A Windows Server 2008 R2 (SBS 2011 really) with Service Pack 1 started to expose a network connectivity problem all of a sudden which seems rather hard to debug:

Occasionally (always during business hours, approximately 1-2 times a day) network connectivity is lost. The host itself keeps on running, I can use the console interactively. The Ethernet link as indicated by the LEDs in switch management and the NIC keeps being up. The IP configuration is still attached to the interface and looks valid (ipconfig produces a sane output). However, not even ARP lookups are able to complete successfully.

A list of things which did not help matters:

  • resetting the switch port or the switch
  • disabling / re-enabling the server's interface (either in ncpa.cpl or in device manager)
  • unplugging / re-plugging the network cable

Shutting down and restarting the server always helps - it is usable as ever after startup.

Things checked:

  • the event logs do not list any suspicious events
  • the switch's network port counters do not show errors
  • the network connection does not show any signs of queerness (losses, latencies, bad performance) as long as data is flowing
  • the cable and the NIC have been replaced to rule out an obvious hardware failure
  • power management for the NIC has been disabled in the device properties (device manager)
  • the NIC used is an Intel PRO/1000 CT with the Intel 82574L network processor (the same type is used in the on-board NIC ports)
  • the anti-viral suite from AVG (Anti-Virus Business Edition) is installed on the server, but the Firewall component has been removed when installing it, so it should not interfere here

As a hardware failure seems unlikely, I am trying to determine what software component could be responsible for messing up the network stack this badly. Is there any sane way to find out which drivers are in the network stack and thus possibly interfering? Has anybody seen anything similar before? Any ideas possibly leading to the resolution welcome.

  • Have you tried a different physical switch (or at the very least, a different switch port)?
    – Rex
    Apr 16, 2013 at 13:47
  • @rex A different switch port, yes. Although having no errors whatsoever in port statistics and being unable to clear the condition by resetting the link or the switch indicate that this is not a switch-related issue. The rest of the network remains up and online BTW.
    – the-wabbit
    Apr 16, 2013 at 15:11

2 Answers 2


I would do two things to try to fix the problem:

First, remove the AV. Completely. Don't just disable one part or another, uninstall it. Second, assuming it still fails from time to time, change the NIC and cables.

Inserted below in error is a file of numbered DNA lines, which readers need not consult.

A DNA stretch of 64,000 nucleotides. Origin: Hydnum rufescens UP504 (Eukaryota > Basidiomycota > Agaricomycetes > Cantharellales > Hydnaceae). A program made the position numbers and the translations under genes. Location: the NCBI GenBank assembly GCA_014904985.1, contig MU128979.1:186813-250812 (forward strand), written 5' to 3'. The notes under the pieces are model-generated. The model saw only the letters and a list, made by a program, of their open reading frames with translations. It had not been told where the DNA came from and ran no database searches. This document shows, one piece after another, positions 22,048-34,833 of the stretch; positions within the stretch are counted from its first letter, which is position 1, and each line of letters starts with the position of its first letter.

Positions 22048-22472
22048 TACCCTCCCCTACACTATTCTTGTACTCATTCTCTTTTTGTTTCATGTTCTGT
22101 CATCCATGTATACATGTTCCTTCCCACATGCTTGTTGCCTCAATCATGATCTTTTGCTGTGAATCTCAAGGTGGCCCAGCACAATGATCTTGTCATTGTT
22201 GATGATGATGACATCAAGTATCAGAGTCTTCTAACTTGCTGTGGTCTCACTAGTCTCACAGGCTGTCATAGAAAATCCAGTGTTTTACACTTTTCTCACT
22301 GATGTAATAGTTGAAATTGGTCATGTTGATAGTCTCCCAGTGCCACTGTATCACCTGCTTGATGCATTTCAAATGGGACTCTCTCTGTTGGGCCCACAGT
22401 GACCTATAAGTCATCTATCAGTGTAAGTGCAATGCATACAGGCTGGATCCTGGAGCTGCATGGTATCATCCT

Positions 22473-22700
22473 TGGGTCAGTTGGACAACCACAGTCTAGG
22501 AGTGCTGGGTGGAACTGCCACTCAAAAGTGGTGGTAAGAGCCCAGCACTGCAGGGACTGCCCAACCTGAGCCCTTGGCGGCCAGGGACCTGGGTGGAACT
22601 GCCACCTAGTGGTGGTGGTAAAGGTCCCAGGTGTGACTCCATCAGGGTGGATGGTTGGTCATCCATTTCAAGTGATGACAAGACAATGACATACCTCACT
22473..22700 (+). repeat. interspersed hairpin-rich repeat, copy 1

• 2
    Thank you for your suggestions. We already tried replacing the NIC (actually adding a different one) and the cable - I mentioned it in one of the bullet points of the question. And as this is a customer's install, I would refrain from uninstalling stuff she has installed unless there is any indication that it might be the culprit. Do you have any idea on how to check what kernel drivers would be able to interfere here?
    – the-wabbit
    Apr 16, 2013 at 13:01
  • Sorry, I missed that specific bullet item. Short of uninstalling (or disabling in the registry, at least) each driver and testing, I don't see any obvious way to find which one is problematic. But honestly, I'm willing to bet that your problem is with the AV software.
    – Stephane
    Apr 16, 2013 at 13:23

It's gone as suddenly as it came. The switch has been replaced in the meantime, but the system has shown to be running for a couple of days without issues before.

Edit: while I have no decent proof for this, it looks very much like the responsible piece of software has been the WinGate proxy installed on the same server. Users' reports indicate that issues were observed after the product has been updated and disappeared after it has been uninstalled. A similar scenario involving TDI filter drivers has been documented here, although the resolution only covers Windows Server 2008. And WinGate seems to be employing TDI indeed.

  • Actually WinGate doesn't hook at TDI-level. It has an NDIS LWF (Light Weight Filter), which is like an intermediate packet-level driver. Otherwise it's a socket application. All Windows sockets connections go down the stack via TDI on Windows 2008. It's possible with incorrect configuration to create connectivity issues with any proxy. I hope you were able to resolve your issue with our tech support. Disclaimer; I work for Qbik who are the authors of WinGate
    – Adrien
    Aug 5, 2016 at 22:55

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